ROCKVILLE, Md. -- The FDA has approved the first completely automatic test that both screens for the presence of hepatitis B and confirms it.
ROCKVILLE, Md., July 19 -- The FDA has approved the first completely automatic test that both screens for the presence of hepatitis B and confirms it.
The PRISM assay, developed by Abbott Laboratories, performs the detection and confirmation tests for hepatitis B surface antigen (HBsAg) that are currently done separately, the FDA said.
The PRISM assay was approved to test for the hepatitis B virus in people who donate blood, blood components, and organs. The test can also be used to screen blood from cadavers for organ and tissue donation, the FDA said.
According to the CDC, one in 20 Americans will be infected with hepatitis B over a lifetime. The surface antigen HBsAg will be detectable in the blood on average about four weeks after exposure to the virus, although this can be as short as one week or as long as nine. The presence of the antigen means the person tested is infectious.
The PRISM instrument automates much of the manual testing now used to screen blood. The system includes the ability to track and monitor each sample throughout the testing process. It can run 160 samples per hour, making it possible to test more than 1,200 samples per eight-hour shift, the company said.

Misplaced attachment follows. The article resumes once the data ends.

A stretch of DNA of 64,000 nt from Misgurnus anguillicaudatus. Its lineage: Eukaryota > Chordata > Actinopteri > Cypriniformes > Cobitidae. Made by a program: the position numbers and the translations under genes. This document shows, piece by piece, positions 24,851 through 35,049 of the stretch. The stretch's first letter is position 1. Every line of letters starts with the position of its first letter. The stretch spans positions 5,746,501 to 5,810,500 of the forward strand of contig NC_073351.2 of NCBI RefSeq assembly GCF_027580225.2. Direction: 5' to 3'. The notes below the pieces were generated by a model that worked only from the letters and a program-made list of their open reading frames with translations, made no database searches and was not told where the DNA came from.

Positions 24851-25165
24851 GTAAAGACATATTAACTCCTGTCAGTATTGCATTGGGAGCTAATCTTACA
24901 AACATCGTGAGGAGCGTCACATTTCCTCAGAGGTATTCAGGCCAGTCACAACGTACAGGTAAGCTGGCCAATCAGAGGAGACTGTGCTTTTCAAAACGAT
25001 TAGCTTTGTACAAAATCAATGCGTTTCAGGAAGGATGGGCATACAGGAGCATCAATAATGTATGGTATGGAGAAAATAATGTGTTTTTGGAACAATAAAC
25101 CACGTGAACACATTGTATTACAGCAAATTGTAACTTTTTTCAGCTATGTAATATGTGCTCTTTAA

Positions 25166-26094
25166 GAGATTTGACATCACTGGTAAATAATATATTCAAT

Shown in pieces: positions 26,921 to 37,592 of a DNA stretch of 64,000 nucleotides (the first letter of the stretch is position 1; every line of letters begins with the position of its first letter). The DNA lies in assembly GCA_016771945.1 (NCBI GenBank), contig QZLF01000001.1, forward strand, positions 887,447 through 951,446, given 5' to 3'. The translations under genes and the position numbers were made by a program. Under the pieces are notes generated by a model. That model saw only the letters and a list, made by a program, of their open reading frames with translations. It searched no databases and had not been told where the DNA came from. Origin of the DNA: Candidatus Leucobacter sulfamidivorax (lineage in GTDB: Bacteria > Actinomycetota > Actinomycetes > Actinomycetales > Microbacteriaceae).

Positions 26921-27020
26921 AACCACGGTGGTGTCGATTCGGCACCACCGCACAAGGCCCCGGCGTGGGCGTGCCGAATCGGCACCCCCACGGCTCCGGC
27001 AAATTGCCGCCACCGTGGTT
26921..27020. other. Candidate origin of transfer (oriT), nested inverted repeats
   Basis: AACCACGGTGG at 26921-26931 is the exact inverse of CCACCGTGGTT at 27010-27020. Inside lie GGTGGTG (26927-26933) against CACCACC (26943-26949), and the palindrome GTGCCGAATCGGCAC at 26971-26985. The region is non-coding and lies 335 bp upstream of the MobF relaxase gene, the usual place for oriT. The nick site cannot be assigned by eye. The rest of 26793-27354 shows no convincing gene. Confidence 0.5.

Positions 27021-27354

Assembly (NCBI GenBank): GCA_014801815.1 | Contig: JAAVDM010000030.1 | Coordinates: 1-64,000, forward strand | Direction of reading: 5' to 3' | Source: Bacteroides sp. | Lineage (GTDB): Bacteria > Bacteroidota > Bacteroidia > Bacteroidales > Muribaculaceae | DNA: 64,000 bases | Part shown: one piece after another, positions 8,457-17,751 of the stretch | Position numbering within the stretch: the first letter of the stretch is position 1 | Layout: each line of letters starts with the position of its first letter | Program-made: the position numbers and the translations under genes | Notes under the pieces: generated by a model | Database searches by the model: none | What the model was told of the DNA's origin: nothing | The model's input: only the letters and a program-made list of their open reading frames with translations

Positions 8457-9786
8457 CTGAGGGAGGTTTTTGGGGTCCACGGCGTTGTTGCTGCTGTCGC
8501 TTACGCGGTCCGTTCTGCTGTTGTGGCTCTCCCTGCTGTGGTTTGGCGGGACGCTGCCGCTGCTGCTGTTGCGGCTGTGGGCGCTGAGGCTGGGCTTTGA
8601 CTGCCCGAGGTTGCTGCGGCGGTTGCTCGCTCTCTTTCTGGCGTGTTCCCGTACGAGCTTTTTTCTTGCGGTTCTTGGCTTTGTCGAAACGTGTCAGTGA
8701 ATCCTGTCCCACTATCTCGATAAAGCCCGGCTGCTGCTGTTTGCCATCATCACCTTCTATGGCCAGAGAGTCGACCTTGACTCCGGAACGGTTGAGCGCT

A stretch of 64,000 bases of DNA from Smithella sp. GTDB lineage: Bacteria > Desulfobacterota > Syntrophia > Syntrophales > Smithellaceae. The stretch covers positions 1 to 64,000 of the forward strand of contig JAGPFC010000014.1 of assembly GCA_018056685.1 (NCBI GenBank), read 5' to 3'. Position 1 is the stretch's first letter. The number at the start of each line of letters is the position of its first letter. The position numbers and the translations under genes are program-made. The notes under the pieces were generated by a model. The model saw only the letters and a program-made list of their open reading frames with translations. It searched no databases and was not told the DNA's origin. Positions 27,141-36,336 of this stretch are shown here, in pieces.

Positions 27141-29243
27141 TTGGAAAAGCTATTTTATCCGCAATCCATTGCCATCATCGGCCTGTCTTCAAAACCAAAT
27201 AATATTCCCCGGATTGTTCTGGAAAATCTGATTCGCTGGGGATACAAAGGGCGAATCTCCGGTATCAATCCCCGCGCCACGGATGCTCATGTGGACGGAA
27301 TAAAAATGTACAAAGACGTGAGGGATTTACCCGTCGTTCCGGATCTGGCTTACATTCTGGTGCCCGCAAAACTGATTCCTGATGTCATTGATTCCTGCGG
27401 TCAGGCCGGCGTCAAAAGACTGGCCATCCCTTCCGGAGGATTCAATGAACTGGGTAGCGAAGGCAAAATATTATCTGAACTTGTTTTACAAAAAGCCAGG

"This automated test system increases the efficiency and convenience of screening blood, tissue and organ donors for the hepatitis B virus," said Jesse Goodman, M.D., director of the FDA's Center for Biologics Evaluation and Research.
"Improvements in blood donor screening and testing over the last few years have helped make the nation's blood supply safer from infectious diseases than it has been at any other time," Dr. Goodman said.
In the U.S., the CDC estimates, about 1.25 million people have a chronic hepatitis B infection.